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Key Economic Data 
  2003 2002 2001 Ranking(2003)
Millions of US $ 26,284 21,108 18,800 63
GNI per capita
 US $ 11,830 9,810 9,760 51
Ranking is given out of 208 nations - (data from the World Bank)

Books on Slovenia


Area ( 




Janez Drnovsek

Private sector 
% of GDP 

Update No: 105 - (30/01/06)

The meritocrats of the Alpine redoubts
The Slovenes feel themselves to be, if not the aristocrats, certainly the meritocrats, of the former socialist nations. They are by far the best off of them. They have the best location, right in the heart of Europe. They are supremely well educated by international standards, multilingual, multidisciplinary, indeed multidirectional all round, versed in the skills of the internet and the modern world and free of prejudices against new ideas.
They have been a little vexed of late that remote Estonia has stolen a march on them by initiating the flat tax, a bold idea put forward by the US entrepreneur and thinker, Stephen Forbes. It was too bold even for the Germans to contemplate at their last election. Angela Merkel perhaps failed to achieve an outright majority because she had an aide vociferously advocating the flat tax.
The Slovenes have bitten the bullet. They are giving the matter serious consideration.

Strategic Council Recommends Flat Tax Rate of 20%
A body advising the government on economic matters has made an official recommendation that Slovenia adopt a flat tax rate of 20%.
Meeting in Ljubljana, the Strategic Council for Economic Development concluded that Slovenia can afford the flat tax rate in terms of welfare and budget capacities.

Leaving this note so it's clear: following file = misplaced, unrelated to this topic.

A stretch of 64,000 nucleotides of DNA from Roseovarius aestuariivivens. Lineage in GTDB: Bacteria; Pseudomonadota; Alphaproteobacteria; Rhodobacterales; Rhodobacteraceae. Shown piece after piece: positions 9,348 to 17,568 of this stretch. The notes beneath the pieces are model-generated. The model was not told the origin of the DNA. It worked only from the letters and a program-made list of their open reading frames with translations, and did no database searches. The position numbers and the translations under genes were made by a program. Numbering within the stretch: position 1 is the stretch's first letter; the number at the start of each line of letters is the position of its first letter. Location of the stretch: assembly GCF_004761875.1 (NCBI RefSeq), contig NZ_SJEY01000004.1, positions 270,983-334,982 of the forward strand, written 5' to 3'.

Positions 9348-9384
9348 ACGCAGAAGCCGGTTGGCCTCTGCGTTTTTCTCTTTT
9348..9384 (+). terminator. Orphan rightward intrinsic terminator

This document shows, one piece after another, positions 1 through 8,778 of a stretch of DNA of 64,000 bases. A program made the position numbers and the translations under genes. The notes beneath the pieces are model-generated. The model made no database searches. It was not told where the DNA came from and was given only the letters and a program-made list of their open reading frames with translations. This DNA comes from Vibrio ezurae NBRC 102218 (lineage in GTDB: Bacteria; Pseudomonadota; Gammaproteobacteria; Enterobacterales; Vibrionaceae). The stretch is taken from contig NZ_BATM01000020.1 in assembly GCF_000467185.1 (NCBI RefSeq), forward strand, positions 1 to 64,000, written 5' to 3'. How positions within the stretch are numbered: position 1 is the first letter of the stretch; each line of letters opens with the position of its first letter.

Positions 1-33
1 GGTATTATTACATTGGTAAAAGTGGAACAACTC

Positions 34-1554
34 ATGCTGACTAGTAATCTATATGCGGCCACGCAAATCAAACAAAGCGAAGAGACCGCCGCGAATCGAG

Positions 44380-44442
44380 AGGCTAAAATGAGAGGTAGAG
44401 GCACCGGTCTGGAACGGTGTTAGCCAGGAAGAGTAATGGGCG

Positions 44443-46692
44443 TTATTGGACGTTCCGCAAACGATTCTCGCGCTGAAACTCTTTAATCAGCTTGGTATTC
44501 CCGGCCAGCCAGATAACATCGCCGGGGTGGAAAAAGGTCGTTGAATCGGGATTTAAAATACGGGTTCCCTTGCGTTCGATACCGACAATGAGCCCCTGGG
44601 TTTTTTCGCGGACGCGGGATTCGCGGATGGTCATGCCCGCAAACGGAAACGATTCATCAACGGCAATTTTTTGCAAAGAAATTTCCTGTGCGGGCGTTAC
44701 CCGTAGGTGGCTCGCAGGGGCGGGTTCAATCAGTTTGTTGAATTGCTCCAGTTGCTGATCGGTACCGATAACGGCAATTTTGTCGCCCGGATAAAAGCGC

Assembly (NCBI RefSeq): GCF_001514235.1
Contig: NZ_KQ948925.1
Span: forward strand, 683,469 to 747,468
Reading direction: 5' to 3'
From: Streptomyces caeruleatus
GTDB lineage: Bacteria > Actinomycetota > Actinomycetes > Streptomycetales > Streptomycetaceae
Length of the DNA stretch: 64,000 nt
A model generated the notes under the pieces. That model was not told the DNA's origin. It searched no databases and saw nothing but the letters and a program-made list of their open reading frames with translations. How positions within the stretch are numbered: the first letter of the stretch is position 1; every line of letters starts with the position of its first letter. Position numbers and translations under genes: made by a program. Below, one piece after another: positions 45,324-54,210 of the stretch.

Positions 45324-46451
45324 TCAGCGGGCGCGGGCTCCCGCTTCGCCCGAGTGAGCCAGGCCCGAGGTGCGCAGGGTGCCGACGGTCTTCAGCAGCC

According to Joze P. Damijan, a member of the Council, the body decided to recommend a flat tax rate after it reviewed results of a preliminary feasibility study. He said a 20% rate is the most optimal. 
The Council believes the flat tax rate should be introduced after Slovenia adopts the euro, expectedly at the beginning of 2007, in order to avoid major economic shocks that could derail the adoption process, Damijan said.
Prime Minister Janez Jansa attended the meeting of the Council. According to Damijan, Jansa supports in principle the idea of a flat tax rate. 
"The government will have to decide whether to accept our proposal or not. It should be aware that the tax reform would require that other reforms be undertaken: social security payments, health care, etc," said Damijan. 
The study shows that the state stands to lose around SIT 200bn (EUR 834m) in income tax and payroll tax as a consequences of the lower tax rate, Damijan said. However, some of this can be made up with greater tax revenues from VAT, while the state will also save on taxes it has to pay for public sector employees. 
According to head of the Council Mico Mrkaic, the flat tax rate would prove conducive for economic growth. "I hope that this proposal will secure wide public backing," he said. 
Moreover, Damijan said that the Council would recommend to the group studying the feasibility of a flat tax rate to continue its work so that a final report on the matter could be presented in two to three months.

Jansa Believes Pace of EU Presidency Preparations Is Adequate
Slovenia is to have the presidency of the EU in 2008. PM Janez Jansa believes that if compared with other states which were to take on the EU presidency for the first time, the pace of Slovenia's preparations for the task is adequate, he told a traditional meeting of Slovenian diplomats on Wednesday, 4th January. 
He stressed that alongside the implementation of economic and social reforms, the preparations for EU presidency are the government's top priority, as he addressed the meeting focusing on EU presidency preparations.